In the ongoing campaign to pressure the top US poultry companies to improve conditions for processing workers, Oxfam will soon present resolutions at their annual investor meetings to call on company leaders to implement changes. The angles will be new, but our bottom line will remain the same: workers need better pay, safer conditions, and dignity.
Good business means more than seeking short-term profits to boost the bottom line. It involves valuing diversity and inclusion, innovating, and investing in long-term sustainability.
Oxfam is delivering this message to three of the four largest US poultry firms in the next few months, when we present shareholder resolutions at the annual investor meetings of Tyson Foods, Sanderson Farms, and Pilgrim’s Pride. (The third-largest company, Perdue, is privately held.) Oxfam maintains an investor advocacy fund just for this reason. In compliance with SEC rules, owning shares in a public company enables us to exercise the right to file shareholder resolutions.
Last year, we introduced resolutions that directly addressed the health and safety of workers in the plants. This year, we are approaching the companies from different angles. We are advocating for increased diversity in Board positions, and a commitment to reduce the use of antibiotics in the poultry supply chain. When a Board reflects the composition of the workforce, it is more responsive and responsible. When a company responds to consumer pressure (and scientific evidence), it enhances its reputation and long-term prospects.
Tyson Foods: The resolution encourages Tyson to foster greater diversity on the Board, noting that diversity is linked to “better stock market and financial performance.”
Nearly two-thirds of Tyson’s workforce is comprised of people of color, a statistic that Tyson is, and should be, proud of. Yet, only one person of color currently sits on Tyson’s Board. Similarly, the number of women on Tyson’s Board (two out of nine) lags behind the proportion of women in its workforce (39%). Tyson has a moral and legal obligation to ensure the health and safety of its workers. A Board that better represents the gender and racial diversity of the workforce would go a long way towards identifying problems in working conditions and narrowing the gap between policy and reality.
(Shortly after Oxfam filed the resolution, Tyson named a third woman to the Board of Directors.)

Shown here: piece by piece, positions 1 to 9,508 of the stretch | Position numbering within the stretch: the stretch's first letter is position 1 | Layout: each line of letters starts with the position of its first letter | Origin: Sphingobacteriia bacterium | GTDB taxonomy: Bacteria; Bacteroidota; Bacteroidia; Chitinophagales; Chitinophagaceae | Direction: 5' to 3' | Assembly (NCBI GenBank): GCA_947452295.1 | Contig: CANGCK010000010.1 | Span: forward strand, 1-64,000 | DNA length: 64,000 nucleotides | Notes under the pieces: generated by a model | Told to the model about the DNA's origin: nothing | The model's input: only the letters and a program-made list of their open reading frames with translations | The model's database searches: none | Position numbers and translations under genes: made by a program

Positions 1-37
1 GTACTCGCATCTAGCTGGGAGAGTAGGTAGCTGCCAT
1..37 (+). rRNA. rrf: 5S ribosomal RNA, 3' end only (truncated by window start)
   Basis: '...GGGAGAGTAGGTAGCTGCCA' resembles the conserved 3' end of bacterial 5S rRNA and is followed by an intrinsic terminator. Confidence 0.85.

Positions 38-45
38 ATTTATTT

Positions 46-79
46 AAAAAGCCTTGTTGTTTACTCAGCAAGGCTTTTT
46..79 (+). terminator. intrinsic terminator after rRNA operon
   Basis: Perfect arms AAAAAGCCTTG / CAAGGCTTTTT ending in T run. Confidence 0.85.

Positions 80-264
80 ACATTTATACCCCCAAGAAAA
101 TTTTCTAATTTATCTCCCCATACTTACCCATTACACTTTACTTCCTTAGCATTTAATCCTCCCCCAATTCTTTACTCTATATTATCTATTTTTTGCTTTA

Sanderson Farms: The resolution highlights Sanderson’s continued use of antibiotics, in spite of several companies’ move to phase them out. Sanderson has planted a flag in the ground that disregards the potential harms of antibiotics, and recently launched a marketing campaign to sell the idea. Our letter to investors reads:
Sanderson Farms has stated, “There is not any credible science that leads us to believe we’re causing antibiotic resistance in humans.” This stance ignores the scientific consensus that antibiotic use breeds resistant bacteria, which is recognized by every major medical authority. Sanderson’s position has led to substantial negative press.
Additionally, research has shown that poultry processing workers are 32 times more likely to carry antibiotic-resistant E. coli bacteria, meaning Sanderson Farms’ current use of antibiotics threatens the health and safety of many of its 11,000 employees.
We were pleased to learn just this week that at least one proxy advisory firm has recommended that stockholders vote in favor of this resolution.
Pilgrim’s Pride: The resolution for Pilgrim’s Pride also focuses on board diversity, noting that the company’s current board lacks any women or African Americans.
While Pilgrim’s Pride has publicly stated that health and safety are core to the company and that it is committed to providing a safe work environment, recent news reports and OSHA investigations have identified a substantial gap between its public statements and company policies, and actual conditions inside plants. A Board that better represents the gender and racial diversity of the workforce would go a long way towards identifying problems in working conditions and narrowing the gap between policy and reality.
The campaign for poultry workers has many fronts
Oxfam’s poultry worker justice campaign began in October 2015 with an extensive exposé on conditions inside poultry processing plants. We followed up in May 2016 with a report on the denial of bathroom breaks. We’ve engaged with investors, consumers, and the public to encourage these companies to do more to protect the health and safety of their workers.
We filed the resolutions this fall. We have also sent letters to Tyson, Sanderson, and Pilgrim’s Pride shareholders, encouraging them to support the resolutions. In February and April, we will attend the meetings and speak out in front of the board and shareholders. We will make sure that the investors and executives who own and run Big Poultry hear from the workers whose hands produce the profits of these huge companies.
We thank you for your efforts so far, and we encourage you to keep up the fight. Be sure to sign the petition and spread the word!